RE: [PrimeNumbers] Riemann Hypothesis
- The big thing with RH is in accurately defining the error term between
pi(x), the count of primes to x, and Li(x), the best known approximation,
defined by integral(t=0,x, of 1/logt).
logt is lnt, i.e. the natural logarithm, in base e.
If RH is true, then we can say that pi(x) ~ Li(x).
More accurately, if RH is true then we have:
pi(x) = Li(x) + O(sqrt(x).logx)
which is a far better error bound that currently known.
Other connections between RH and the primes include:
1/zeta(p) is asymtopic to the count of p-free numbers, e.g. if p=5, then
1/zeta(5) is asymtopic to the count of numbers not involving some q^5.
If psi(x) is the count of primes and prime powers less than x, then the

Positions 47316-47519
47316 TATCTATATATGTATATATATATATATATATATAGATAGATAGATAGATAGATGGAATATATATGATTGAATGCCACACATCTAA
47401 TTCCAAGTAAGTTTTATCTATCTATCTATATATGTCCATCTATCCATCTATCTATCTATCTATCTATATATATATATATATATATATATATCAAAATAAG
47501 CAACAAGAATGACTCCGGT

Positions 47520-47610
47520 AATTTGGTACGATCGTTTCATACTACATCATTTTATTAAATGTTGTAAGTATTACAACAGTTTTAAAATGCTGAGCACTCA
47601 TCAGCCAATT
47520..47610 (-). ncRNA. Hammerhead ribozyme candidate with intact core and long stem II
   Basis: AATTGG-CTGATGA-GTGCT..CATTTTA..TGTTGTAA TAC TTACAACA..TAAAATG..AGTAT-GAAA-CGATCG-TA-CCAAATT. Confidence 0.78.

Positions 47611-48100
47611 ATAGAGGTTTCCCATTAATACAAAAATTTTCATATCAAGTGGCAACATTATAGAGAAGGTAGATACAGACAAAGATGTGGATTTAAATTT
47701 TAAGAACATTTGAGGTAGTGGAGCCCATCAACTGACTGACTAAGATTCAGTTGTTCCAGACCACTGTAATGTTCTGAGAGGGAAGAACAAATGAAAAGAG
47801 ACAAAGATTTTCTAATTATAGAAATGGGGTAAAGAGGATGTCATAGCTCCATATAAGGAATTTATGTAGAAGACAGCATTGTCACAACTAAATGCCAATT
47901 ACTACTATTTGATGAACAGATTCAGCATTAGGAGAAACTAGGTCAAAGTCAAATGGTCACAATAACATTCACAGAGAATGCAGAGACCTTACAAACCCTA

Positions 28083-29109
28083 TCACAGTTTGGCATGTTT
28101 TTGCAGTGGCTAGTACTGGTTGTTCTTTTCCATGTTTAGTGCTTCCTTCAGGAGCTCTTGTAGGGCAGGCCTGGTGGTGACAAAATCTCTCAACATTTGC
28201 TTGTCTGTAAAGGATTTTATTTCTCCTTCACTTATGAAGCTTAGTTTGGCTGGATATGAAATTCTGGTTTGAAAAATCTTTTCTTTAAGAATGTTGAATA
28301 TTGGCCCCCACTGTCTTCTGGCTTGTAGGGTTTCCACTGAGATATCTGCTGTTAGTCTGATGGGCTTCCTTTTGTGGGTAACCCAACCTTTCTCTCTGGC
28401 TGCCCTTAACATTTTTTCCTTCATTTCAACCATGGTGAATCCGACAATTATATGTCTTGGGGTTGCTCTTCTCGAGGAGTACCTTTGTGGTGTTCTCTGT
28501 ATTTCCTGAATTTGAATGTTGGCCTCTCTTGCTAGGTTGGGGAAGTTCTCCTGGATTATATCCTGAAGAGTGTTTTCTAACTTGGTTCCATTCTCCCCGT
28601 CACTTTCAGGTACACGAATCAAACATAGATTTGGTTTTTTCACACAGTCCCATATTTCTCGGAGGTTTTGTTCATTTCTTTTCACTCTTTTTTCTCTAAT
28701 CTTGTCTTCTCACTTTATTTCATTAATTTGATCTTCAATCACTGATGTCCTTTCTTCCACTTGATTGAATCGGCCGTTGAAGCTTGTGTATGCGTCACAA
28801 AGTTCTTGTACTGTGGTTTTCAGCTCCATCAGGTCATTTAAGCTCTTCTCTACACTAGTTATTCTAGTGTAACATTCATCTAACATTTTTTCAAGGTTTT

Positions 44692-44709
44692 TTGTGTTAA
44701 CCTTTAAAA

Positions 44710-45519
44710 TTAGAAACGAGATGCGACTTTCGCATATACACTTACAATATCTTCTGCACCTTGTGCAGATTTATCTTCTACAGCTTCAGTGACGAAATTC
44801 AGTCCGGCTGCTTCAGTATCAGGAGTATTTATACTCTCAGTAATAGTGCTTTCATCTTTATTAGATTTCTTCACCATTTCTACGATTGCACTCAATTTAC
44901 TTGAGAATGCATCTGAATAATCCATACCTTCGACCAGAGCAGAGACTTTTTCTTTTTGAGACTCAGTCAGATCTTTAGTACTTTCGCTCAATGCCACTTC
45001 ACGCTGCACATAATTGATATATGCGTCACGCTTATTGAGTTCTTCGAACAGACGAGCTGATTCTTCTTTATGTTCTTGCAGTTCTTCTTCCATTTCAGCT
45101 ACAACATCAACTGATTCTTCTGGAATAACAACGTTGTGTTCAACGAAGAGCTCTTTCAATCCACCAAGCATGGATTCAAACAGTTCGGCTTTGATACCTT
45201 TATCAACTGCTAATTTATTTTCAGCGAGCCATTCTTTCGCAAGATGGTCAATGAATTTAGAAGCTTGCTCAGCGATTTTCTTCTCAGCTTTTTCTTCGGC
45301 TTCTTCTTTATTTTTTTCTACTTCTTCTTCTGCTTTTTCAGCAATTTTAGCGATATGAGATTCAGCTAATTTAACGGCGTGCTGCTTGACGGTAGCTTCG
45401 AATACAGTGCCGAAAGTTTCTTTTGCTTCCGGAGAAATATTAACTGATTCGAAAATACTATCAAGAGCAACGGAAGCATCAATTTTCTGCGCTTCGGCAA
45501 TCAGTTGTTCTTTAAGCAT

zeroes of Riemann's Zeta function can be used to determine psi(x). (almost -
psi(x) is discontinuous, so RZF defines a modification of psi(x), namely
From: Phil Carmody [mailto:thefatphil@...]
Sent: 06 May 2002 07:44
Subject: Re: [PrimeNumbers] Riemann Hypothesis
--- "S.R.Sudarshan Iyengar" <gayathrisr@...> wrote:
> Dear members,hypothesis
> I recently heard that the application of Riemann
> will give a hint on the distribution of primes (also, a formulafor
> the nth prime can be obtained)???regard????
> But I am unable to see any relation between Riemann
> hypothesis and Prime numbers. Can anyone help me in this
First hit from the search string 'Riemann Hypothesis' on the Prime
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